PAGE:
Rabbi Franklin and family savor the joy of standard poodles


Rabbi Wayne Franklin grew up with dogs, but his wife, Anne Franklin, never had a dog. When their daughter Batya started asking her parents for a dog, a family discussion ensued. They spent a year researching breeds before choosing a standard poodle because they are highly intelligent, good with children, hypoallergenic and don’t shed.

In order for the Franklins to get a standard poodle from the breeder, they had to write an essay about why they would be a good family for one of her dogs.

Benjy was their first standard poodle. The Franklins discovered that he was a singer on the first night of Hanukkah, a few months after he joined the family. From then on, he would join in the singing of the Hanukkah blessings, and would sing at every Shabbat and holiday.

Every night when they recited the Shema and V’ahavta as they put Batya to bed, Benjy would come flying up to her bedroom, hop on her bed, stand over her and sing his heart out. When the prayers were done, he would hop down and let her go to sleep.

When Rabbi Franklin and Anne were each sitting shivah for a parent, Benjy would join the minyan and sing along, following the cadence of the prayers. When someone offered him a siddur, Anne said, “He doesn’t need it; he knows it by heart!”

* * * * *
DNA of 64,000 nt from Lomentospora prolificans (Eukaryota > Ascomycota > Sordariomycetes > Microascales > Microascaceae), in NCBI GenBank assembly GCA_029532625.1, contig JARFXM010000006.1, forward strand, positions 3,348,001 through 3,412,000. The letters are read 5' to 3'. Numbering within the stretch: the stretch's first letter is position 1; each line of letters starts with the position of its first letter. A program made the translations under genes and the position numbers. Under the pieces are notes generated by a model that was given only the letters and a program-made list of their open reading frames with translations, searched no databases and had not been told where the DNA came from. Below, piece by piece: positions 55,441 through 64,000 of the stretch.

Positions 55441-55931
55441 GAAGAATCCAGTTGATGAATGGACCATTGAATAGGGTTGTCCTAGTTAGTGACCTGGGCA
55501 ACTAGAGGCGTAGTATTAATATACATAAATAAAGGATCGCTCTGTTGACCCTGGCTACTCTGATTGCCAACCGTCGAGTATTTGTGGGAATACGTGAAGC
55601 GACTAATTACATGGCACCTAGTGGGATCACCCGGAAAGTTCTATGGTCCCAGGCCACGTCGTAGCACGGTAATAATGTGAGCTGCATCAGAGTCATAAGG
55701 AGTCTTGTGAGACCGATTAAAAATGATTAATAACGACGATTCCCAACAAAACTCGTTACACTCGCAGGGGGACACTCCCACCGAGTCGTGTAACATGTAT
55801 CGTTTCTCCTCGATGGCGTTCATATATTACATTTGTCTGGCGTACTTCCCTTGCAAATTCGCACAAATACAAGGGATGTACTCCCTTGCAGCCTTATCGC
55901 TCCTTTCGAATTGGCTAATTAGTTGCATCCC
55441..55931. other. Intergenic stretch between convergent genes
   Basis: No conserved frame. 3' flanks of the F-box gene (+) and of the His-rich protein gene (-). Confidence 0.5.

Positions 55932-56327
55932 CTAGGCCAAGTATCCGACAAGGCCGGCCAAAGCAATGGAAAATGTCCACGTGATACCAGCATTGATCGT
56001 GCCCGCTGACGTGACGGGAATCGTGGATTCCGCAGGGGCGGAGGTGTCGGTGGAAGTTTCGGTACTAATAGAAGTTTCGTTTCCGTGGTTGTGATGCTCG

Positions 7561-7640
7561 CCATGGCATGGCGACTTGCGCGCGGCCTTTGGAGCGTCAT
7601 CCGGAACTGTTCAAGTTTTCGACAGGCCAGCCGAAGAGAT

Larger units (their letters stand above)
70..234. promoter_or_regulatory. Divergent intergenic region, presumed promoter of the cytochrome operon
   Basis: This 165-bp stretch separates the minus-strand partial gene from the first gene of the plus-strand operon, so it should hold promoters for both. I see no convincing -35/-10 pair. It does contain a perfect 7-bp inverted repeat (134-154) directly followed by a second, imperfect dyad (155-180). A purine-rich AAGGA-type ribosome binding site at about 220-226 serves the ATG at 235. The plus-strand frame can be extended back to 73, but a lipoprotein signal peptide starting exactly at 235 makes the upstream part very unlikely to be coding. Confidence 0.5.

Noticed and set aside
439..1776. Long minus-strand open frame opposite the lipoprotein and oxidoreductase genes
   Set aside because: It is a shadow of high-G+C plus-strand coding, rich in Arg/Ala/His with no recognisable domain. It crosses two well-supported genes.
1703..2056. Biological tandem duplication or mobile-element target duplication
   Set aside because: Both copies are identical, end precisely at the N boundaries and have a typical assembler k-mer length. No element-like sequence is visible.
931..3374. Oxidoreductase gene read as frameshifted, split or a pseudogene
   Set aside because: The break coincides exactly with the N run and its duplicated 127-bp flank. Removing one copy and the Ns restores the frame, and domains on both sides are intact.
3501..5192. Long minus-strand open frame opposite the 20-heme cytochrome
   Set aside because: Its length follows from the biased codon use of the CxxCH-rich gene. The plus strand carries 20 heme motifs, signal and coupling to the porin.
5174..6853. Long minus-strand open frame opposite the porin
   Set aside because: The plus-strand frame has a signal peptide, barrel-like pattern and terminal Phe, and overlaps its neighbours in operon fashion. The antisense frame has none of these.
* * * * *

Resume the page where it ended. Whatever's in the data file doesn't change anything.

The Franklins had Benjy 12 1/2 years. They were heartbroken when he died. They contacted the breeder from whom they had gotten Benjy the very day he died. Franklin, who is retiring in June after nearly 40 years at Temple Emanu-El, in Providence, said, “We could not stand the thought of having the house empty.”

Ziggy arrived about three weeks later. The Franklins chose his name before they met him. They settled on Ziggy, a diminutive for Sigmund Freud, since he would be accompanying Anne, who is a psychologist, to her office. Her clients light up as he greets them. 

“Sometimes, if a client starts to cry, Ziggy senses their emotion and goes over and looks to comfort them. Sometimes they embrace him, and he licks away their tears,” Anne said.

She said she considers Ziggy a little person in a dog suit.

“We love Ziggy, but still miss Benjy. They each had unique personalities, as we were told by the breeder that they would. We feel that there is something very special about poodles,” she said.

Unlike Benjy, Ziggy doesn’t sing. But Anne says, “He is a thinking dog and is very gentle and affectionate. He has a neshamah [soul].

“He also has a special arrangement with the tellers at a bank near my office. When we go for a walk, he puts his face in the window of the drive-through to let the tellers know he’s there – and they send out treats to him in the money drawer. He is like a magnet; people often stop in the middle of the street to admire him, and he runs to greet them.”

Rabbi Franklin added, “Ziggy enjoys attention and can be very insistent. Sometimes he will stick his nose under my arm, or use his snout like a battering ram, to get me to stop typing and pay attention to him. Ziggy knows what he wants and is an effective communicator.”

In closing, when I asked about the joy that both dogs have given them, Anne said, “Our dogs have enriched our lives. They invite us to play with them, to relax with them and to savor the joy of their presence.”

PATRICIA RASKIN, owner of Raskin Resources Productions, is a media host, coach and award-winning radio producer and business owner. She is on the board of directors of Temple Emanu-El.